Google may be getting bigger and bigger, but it looks like it's losing friends on the way. Its relationship with Apple has become very tense these days after years of being very close. Now it looks like Mozilla, another traditional partner for Google may be moving away from the company as well, albeit not officially. Now Asa Dotzle, a Mozilla veteran and one of the people behind the original Firefox project, is lashing out at Google for some comments its CEO Eric Schmidt made and suggesting that maybe people should switch to Bing instead.
The comments were made by Schmidt in a CNBC interview and have gotten a lot of people riled up claiming that it shows Google's lack of interest in the privacy of its users. "I think judgment matters," Schmidt said. "If you have something that you don't want anyone to know, maybe you shouldn't be doing it in the first place. If you really need that kind of privacy, the reality is that search engines--including Google--do retain this information for some time and it's important, for example, that we are all subject in the United States to the Patriot Act and it is possible that all that information could be made available to the authorities."
The first part is what stirred up the most controversy, perhaps rightly so, as it would suggest that those who clamor on about more privacy are the ones that have something to hide and that 'honest' people should have nothing to fear. The truth is, though, that there are plenty of cases where users would very much like to keep things quiet, without necessarily doing something wrong or illegal.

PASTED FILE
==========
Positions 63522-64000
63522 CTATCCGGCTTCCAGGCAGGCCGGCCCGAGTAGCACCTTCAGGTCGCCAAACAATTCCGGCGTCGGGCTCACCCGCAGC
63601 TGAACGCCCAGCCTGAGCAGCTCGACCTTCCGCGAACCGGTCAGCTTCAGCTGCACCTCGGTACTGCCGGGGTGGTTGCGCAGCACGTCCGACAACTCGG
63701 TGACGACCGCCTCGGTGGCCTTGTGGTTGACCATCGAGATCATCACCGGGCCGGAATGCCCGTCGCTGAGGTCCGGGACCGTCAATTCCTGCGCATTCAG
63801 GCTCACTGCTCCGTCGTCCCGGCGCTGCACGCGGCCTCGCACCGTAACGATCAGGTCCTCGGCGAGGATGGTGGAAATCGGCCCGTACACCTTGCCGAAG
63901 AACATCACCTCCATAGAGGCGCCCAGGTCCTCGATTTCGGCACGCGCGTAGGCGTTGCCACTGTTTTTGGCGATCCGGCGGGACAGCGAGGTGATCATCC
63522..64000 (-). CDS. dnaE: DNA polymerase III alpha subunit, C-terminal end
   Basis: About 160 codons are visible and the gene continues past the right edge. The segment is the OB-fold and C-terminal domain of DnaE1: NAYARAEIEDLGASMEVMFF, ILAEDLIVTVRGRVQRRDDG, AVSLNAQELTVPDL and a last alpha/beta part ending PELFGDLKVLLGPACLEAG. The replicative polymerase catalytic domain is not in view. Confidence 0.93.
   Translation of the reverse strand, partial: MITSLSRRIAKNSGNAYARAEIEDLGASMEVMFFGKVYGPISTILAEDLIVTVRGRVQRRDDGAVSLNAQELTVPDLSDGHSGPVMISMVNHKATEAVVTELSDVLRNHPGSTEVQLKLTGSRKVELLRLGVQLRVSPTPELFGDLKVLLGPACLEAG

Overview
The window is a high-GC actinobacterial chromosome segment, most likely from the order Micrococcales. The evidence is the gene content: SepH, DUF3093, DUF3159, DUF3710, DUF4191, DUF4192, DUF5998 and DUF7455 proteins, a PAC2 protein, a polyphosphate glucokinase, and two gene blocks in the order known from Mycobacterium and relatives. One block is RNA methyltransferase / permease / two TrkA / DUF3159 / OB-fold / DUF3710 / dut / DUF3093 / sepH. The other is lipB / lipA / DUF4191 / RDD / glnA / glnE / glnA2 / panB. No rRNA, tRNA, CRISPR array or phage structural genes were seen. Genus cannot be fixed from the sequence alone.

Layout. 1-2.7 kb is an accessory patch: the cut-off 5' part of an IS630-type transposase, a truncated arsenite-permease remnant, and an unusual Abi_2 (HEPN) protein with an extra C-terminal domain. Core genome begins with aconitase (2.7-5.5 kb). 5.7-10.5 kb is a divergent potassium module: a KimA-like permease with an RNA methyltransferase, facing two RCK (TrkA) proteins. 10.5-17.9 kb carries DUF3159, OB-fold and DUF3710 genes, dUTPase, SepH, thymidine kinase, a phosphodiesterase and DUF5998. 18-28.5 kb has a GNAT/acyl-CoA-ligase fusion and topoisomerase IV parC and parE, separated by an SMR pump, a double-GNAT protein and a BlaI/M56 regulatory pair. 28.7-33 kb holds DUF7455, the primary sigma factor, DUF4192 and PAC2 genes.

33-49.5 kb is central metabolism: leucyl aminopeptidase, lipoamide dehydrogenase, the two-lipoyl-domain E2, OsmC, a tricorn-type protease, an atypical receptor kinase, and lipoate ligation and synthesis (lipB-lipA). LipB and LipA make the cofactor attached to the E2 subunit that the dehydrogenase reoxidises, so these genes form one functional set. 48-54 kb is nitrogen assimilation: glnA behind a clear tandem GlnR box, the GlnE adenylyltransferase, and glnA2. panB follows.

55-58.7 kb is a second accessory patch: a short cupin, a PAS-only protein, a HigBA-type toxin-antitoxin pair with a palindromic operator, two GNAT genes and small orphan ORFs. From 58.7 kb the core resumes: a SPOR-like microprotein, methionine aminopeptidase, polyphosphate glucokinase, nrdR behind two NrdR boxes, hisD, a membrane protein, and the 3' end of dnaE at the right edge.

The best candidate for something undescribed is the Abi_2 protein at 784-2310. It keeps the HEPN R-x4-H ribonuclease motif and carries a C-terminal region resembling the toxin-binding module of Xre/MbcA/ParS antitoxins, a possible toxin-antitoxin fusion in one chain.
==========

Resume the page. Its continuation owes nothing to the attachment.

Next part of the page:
The interesting thing here is that Firefox doesn't even include Bing as one of the default search engine options. It does include Google and Yahoo, with Google being the default option in most regions, but Mozilla has a financial relationship with both companies. In fact, the vast majority of the organization's revenue comes from Google for being the default search engine and the default homepage in Firefox.
What's more, Mozilla and Dotzle in particular haven't been shy about attacking Microsoft in the past, both as a browser maker but also its search engine. But, with Google launching its own browser and becoming a huge corporation with what looks like unlimited power and ambition, it may be that Mozilla is starting to ask itself if the search giant isn't turning into Microsoft in its own right.